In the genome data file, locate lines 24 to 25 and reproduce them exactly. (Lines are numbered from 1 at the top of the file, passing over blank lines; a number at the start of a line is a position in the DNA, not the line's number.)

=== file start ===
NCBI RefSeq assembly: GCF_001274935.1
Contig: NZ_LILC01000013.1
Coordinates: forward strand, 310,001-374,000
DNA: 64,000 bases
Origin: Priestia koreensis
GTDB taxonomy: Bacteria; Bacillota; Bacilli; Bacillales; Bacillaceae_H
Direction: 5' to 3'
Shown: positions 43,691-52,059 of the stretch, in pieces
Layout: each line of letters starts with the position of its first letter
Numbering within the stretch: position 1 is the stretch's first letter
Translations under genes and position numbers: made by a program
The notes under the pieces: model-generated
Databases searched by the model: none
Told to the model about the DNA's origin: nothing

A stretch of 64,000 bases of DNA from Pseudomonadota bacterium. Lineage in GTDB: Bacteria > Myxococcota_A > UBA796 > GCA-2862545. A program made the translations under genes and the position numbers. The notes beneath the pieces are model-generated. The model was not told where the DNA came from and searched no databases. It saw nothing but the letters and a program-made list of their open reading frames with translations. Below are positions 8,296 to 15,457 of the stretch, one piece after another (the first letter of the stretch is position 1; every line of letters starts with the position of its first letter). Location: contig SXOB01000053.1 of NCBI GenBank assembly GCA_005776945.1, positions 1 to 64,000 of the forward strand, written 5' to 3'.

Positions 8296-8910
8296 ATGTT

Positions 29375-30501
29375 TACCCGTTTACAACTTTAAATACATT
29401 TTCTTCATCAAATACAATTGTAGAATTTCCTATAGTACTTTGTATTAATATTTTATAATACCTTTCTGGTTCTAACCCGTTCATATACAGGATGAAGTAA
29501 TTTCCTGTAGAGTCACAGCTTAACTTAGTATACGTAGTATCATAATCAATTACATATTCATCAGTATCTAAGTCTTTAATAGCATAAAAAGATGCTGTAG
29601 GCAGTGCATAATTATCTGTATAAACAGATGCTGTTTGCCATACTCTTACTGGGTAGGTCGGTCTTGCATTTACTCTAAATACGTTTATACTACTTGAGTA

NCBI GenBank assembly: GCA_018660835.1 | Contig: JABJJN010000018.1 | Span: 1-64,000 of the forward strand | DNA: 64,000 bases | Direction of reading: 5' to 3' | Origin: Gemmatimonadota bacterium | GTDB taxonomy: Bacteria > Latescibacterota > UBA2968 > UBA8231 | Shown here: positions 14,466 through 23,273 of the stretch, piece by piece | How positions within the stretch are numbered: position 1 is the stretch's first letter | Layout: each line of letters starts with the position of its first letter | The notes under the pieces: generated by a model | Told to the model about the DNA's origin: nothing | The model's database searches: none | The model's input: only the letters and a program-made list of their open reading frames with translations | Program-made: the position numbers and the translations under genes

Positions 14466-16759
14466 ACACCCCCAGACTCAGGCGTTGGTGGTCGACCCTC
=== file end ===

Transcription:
Positions 14466-16759
14466 ACACCCCCAGACTCAGGCGTTGGTGGTCGACCCTC